Irina Vasilyeva, a female farmer from Western Georgia, is a living example of how access to technical knowledge and innovation can empower smallholder farmers to become agents of change.
Entire families in Irina’s ancient village of Vartsikhe, Bagdati municipality have been involved in farming for centuries. Her husband and two children have also managed to earn a livelihood from agriculture, however as COVID-19 pandemic restrictions on tourism and restaurant businesses increased last year, Irina struggled in vain to sell her produce at a market in Kutaisi, the main city in Western Georgia.
Things have changed thanks to FAO’s and the EU’s support and new Farmer Field Schools and demonstration plots in the area have brought innovative farming methods to Irina’s village.
“I heard that FAO agronomists were visiting a seedling production facility nearby, so I attended the meeting and showed them my records. I always record what I do on my farm and I told them that I wanted to learn how to improve the quality of my crops,” Irina said, describing how she first got involved with FAO.
Irina learnt that modern agricultural practices – drip irrigation, mulching and beds formation - could greatly improve the production of cucumbers, tomatoes and salad herbs in her three greenhouses.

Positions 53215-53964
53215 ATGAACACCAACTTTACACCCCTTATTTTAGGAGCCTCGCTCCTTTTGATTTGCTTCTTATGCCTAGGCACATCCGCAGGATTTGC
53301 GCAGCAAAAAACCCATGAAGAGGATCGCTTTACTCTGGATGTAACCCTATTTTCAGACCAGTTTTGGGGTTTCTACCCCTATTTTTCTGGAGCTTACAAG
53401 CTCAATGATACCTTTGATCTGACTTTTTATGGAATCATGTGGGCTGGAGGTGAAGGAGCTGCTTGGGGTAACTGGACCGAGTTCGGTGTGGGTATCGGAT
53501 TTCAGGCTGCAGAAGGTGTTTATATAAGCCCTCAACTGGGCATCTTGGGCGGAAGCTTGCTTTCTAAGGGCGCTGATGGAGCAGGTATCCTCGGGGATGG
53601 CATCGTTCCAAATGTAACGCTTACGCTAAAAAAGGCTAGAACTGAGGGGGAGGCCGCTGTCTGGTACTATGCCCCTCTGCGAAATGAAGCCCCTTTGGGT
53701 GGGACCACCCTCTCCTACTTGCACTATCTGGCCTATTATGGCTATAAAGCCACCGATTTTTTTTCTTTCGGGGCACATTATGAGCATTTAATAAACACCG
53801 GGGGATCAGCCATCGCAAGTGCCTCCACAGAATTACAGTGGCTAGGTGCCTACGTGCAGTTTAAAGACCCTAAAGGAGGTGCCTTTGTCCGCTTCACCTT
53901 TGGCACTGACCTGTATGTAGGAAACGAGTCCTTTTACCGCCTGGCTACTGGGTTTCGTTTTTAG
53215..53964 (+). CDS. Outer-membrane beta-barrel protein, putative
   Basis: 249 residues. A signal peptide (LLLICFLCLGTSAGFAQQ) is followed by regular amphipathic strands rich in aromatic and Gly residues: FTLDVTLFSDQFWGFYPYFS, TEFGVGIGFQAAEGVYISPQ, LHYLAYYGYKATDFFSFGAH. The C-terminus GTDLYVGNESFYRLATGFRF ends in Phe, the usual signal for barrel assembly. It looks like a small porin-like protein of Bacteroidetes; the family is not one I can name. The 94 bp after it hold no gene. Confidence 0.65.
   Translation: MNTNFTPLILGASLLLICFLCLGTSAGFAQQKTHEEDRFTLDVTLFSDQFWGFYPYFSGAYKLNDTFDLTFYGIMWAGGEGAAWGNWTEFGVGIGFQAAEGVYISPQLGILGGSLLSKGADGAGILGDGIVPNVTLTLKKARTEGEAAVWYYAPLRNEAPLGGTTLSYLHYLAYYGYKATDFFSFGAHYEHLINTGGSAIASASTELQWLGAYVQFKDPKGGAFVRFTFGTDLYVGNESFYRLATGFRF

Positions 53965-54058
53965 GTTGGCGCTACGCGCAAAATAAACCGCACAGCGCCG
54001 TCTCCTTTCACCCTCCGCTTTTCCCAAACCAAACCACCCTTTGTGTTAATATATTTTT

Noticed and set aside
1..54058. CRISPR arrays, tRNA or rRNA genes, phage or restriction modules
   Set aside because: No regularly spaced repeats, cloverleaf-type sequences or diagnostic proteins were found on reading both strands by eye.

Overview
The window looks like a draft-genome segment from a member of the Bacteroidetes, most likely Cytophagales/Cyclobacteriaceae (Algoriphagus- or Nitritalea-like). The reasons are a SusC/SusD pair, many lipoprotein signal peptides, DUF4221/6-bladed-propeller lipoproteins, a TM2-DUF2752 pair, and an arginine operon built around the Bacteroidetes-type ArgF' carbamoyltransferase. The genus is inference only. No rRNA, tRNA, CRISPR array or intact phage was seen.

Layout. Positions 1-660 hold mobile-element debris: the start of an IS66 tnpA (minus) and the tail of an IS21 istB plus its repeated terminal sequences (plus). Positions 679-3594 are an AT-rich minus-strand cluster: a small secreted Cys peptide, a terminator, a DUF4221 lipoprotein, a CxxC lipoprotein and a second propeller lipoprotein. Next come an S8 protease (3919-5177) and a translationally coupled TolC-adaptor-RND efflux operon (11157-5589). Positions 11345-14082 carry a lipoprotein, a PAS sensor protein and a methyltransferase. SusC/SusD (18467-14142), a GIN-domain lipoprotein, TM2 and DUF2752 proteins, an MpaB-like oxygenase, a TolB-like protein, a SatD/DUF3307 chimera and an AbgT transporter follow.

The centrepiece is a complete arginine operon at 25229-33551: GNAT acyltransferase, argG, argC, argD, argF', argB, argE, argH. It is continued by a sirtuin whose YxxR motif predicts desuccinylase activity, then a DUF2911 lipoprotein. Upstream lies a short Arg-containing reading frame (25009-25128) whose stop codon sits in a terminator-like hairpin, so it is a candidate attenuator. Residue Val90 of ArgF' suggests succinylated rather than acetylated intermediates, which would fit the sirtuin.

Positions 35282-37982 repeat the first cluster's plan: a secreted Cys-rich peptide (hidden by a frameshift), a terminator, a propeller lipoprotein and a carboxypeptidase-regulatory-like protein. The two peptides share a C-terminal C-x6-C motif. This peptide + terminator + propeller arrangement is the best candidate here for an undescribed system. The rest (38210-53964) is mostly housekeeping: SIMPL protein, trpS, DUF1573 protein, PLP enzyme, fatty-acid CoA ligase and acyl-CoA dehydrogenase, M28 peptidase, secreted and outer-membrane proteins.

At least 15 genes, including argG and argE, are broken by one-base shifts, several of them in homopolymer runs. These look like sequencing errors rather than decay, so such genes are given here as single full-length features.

“I didn’t know my plants were using so much fertilizer. With drip irrigation and better calculations, I use less now. It’s a serious cost saving measure,” she said. Costs are crucial, especially for female farmers in Georgia, who wish to establish an independent source of income.
Now, Irina can produce lettuce in winter without greenhouse heating. Off-season production allows her to avoid competition, while high-quality produce and reduced costs has helped her to overcome the hardships of the pandemic.
More local women in the village are now moving into agriculture to supplement family income. FAO selected Irina’s plot as a demonstration plot for agricultural training and as a food hero, she is actively sharing her knowledge and experience.